Patience takes on the name what it refers to. Different names may be applied to patience in different situations. Ibn Qayyim (rahimahullah) has beautifully mentioned few examples here:
Patience is called chastity if it is associated with restraining a sexual desire.
Patience is called self-restraint if it refers to controlling one’s stomach.
When referring to refraining from disclosing what is better to keep secret, it is calledkeeping one’s secret.
If it consists of being content with what is sufficient for one’s needs, it is calledasceticism.
If it consists of being content of what someone has of worldly life, it is called self-content.
If it refers to controlling one’s nerves when angry, it is called forbearance.
When it refers to detesting from haste, it is called gracefulness.
If it refers to not fleeing or running away, it is called courage.
If it refers to refraining from taking revenge, it is called forgiveness.
If it refers to not being stingy, it is calledgenerosity.
When it refers to abstaining from food and drink for a specific period, it is called fasting.
If it consists of refraining from being helpless and lazy, it is called discretion.
If it refers to refraining from loading other people’s burden it is called chivalry.
In conclusion, patience has various names according to the situation it applies to, but all of them are included under patience. This indicates that all tenants and rites of Islam are associated with patience.
[Taken from “The way to patience and gratitude”, by Ibn Qayyim, pg. 21-22]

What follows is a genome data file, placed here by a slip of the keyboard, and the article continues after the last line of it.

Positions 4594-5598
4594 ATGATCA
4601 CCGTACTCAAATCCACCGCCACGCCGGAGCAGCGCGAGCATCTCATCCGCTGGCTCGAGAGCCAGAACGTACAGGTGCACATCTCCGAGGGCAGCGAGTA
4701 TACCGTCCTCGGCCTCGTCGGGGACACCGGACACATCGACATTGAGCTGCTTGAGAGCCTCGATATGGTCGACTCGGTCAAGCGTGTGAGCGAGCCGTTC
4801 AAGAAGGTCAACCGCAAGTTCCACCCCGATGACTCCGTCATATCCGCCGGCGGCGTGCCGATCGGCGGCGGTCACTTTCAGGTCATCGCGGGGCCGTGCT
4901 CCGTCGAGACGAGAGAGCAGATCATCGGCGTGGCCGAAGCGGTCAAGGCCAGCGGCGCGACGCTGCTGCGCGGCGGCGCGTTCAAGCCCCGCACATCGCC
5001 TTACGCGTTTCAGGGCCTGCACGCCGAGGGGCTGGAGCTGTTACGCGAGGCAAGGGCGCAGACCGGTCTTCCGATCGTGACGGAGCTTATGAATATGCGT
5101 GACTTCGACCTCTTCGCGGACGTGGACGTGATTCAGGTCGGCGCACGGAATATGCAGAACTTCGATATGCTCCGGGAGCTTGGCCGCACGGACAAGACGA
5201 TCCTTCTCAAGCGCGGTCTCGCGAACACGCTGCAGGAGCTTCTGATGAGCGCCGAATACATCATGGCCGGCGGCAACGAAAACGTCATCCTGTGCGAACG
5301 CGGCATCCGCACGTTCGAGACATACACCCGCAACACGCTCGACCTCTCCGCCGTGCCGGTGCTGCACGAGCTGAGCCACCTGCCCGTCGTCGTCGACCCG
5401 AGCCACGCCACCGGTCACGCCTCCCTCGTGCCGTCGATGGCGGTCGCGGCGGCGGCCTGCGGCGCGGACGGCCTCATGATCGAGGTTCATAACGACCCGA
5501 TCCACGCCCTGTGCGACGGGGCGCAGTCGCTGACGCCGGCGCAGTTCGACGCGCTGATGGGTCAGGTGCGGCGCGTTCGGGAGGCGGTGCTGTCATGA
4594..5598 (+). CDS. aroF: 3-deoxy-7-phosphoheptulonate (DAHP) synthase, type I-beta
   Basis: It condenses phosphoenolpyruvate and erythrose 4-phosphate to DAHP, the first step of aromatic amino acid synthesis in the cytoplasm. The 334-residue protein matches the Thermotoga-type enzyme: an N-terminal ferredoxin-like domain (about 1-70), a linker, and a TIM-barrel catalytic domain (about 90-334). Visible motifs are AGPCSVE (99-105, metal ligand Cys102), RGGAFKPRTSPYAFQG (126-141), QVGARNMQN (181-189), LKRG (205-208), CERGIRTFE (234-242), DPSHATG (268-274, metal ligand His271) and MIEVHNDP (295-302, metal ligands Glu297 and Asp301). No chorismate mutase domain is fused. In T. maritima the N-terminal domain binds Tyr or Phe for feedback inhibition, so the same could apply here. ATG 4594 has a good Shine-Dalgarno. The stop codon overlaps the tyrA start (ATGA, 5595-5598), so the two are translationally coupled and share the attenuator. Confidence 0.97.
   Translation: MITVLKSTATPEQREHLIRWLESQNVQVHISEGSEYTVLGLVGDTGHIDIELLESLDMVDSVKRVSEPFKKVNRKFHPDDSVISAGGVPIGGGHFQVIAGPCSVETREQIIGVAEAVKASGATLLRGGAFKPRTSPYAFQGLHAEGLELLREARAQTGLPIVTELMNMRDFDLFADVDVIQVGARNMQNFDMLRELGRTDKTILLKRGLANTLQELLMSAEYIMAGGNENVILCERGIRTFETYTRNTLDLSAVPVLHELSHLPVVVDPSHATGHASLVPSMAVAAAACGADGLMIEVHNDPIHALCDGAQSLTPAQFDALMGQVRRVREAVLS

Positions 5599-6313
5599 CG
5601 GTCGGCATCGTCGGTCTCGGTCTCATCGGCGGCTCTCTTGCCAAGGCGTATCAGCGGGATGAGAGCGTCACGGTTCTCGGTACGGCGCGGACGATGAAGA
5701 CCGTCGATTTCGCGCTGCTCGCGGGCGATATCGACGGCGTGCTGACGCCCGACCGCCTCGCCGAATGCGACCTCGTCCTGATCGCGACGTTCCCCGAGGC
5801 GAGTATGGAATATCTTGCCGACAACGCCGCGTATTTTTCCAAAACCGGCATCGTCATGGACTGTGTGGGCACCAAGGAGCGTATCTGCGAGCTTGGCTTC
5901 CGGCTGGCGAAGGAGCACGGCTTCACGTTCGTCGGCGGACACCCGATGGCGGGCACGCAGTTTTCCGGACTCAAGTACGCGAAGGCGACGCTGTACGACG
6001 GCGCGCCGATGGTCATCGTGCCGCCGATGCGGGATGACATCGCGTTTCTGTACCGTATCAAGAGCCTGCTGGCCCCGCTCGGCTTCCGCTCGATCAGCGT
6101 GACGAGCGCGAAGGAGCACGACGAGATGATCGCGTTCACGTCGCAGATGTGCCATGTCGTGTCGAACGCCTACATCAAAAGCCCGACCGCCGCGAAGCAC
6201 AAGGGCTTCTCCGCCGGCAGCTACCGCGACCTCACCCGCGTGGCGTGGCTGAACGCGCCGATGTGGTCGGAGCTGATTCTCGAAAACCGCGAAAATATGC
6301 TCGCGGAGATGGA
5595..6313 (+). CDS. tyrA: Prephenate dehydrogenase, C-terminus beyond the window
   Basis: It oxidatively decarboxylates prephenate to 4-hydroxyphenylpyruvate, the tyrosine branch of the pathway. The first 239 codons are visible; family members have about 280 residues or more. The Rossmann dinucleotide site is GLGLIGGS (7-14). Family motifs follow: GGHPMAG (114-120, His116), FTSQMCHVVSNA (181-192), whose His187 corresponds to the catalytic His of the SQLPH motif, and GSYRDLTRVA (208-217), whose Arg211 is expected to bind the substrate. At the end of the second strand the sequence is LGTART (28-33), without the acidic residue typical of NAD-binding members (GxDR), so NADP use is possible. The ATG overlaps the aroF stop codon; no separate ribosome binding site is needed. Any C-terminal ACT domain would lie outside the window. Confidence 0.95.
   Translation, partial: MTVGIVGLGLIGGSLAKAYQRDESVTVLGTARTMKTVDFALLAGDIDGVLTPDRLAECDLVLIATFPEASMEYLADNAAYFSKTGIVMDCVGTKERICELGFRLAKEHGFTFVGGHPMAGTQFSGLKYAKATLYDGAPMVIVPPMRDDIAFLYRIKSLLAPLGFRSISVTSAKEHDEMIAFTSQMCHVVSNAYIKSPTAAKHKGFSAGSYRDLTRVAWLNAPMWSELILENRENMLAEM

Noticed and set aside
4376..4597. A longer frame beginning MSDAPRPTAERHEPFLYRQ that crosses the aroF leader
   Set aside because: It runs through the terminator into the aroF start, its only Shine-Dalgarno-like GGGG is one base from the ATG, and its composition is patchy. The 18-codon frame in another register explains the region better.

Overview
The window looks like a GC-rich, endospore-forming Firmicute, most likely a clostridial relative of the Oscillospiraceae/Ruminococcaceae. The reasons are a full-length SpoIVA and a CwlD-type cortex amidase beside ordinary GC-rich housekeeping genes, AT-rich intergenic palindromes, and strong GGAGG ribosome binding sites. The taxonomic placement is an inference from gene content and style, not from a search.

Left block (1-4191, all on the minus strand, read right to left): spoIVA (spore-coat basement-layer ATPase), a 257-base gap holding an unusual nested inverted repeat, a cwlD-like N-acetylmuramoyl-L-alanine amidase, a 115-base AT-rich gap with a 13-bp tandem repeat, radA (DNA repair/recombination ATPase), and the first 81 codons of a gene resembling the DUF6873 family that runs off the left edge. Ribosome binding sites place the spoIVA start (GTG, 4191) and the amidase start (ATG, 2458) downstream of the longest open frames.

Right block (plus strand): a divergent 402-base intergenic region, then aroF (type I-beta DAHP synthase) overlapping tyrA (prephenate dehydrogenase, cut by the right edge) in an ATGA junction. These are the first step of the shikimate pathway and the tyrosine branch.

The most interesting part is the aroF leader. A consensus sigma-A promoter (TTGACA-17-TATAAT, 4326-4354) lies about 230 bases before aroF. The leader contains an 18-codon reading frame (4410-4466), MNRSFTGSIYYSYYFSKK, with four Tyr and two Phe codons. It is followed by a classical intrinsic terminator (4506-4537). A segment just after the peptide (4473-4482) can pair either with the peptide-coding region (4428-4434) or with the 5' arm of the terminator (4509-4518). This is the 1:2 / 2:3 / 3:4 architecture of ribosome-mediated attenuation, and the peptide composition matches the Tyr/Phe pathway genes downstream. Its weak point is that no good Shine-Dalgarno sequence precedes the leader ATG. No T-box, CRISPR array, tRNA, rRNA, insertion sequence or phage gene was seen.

Ref website: Tawheedmovement.com
It was physically impossible for Maryam (as) to be pregnant. It was ‘impossible’ for the sea to split in half for Prophet Musa and his people to escape the army behind them. It was ‘impossible’ for Prophet Ibrahim to emerge unscathed from the fire that his people threw him into. It was ‘impossible’ for the Prophet Muhammad to travel to Al-Aqsa and ascend to the heavens all in one single night.
Abu Bakr wasn’t poor like Abu Dharr or Abu Hurayrah, but he was better than them. He wasn’t perpetually tortured like Khabab and Bilal, or Sumayyah and Yasir, but he was better than them. He wasn’t severely injured in battle like Talha or Abu Ubaydah or Khalid, but he was better than them. He wasn’t martyred like Hamza or Umar or Uthman or Ali, but he was better than them!
So what was the secret that made Abu Bakr better than everyone?
Bakr ibn Abdullah Al-Muzani said, “Abu Bakr didn’t precede them due to offering a lot of prayer and fasting, but because of something that settled in his heart.”
It’s the actions of the heart you see. That’s what made his faith outweigh the faith of the entire ummah.
We learn that faith (iman) is actions of the heart combined with statement of the tongue and actions of the limbs, but we ignored the actions of the heart even though that is its essence and core.
Every act of worship has an essence and a physical manifestation.
So the manifestation of the prayer is the standing and bowing and prostration, but its essence is the khushu’ (the humility, awe, reverence, concentration) of Allah.
The manifestation of fasting is to withhold from everything that breaks the fast from sunrise to sunset but it’s essence is taqwa (consciousness) of Allah.
The manifestation of hajj is the tawaf and sa’ee and standing on Arafat and..and..and..but it’s essence is honoring the symbols of Allah.
The manifestation of du’a is the raising of hands and praise and request but it’s essence is the brokenness and need of Allah.
The manifestation of Dhikr is saying Allahu Akbar and AlHamdulillah, and La illaha ila Allah etc, but it’s essence is the remembrance, reverence and love of Allah.
For on the day of Judgment it is the hearts that will be exposed, and only those who come with a serene heart, and a heart that is repentant who will be saved on that day.
Let us then remember to monitor our hearts as severely as we monitor our actions and remember that in this world we traverse distances with our feet, but in the hereafter distances are only traversed by our hearts.
-Adapted from the page of Shaykh Alaa ElSaadawi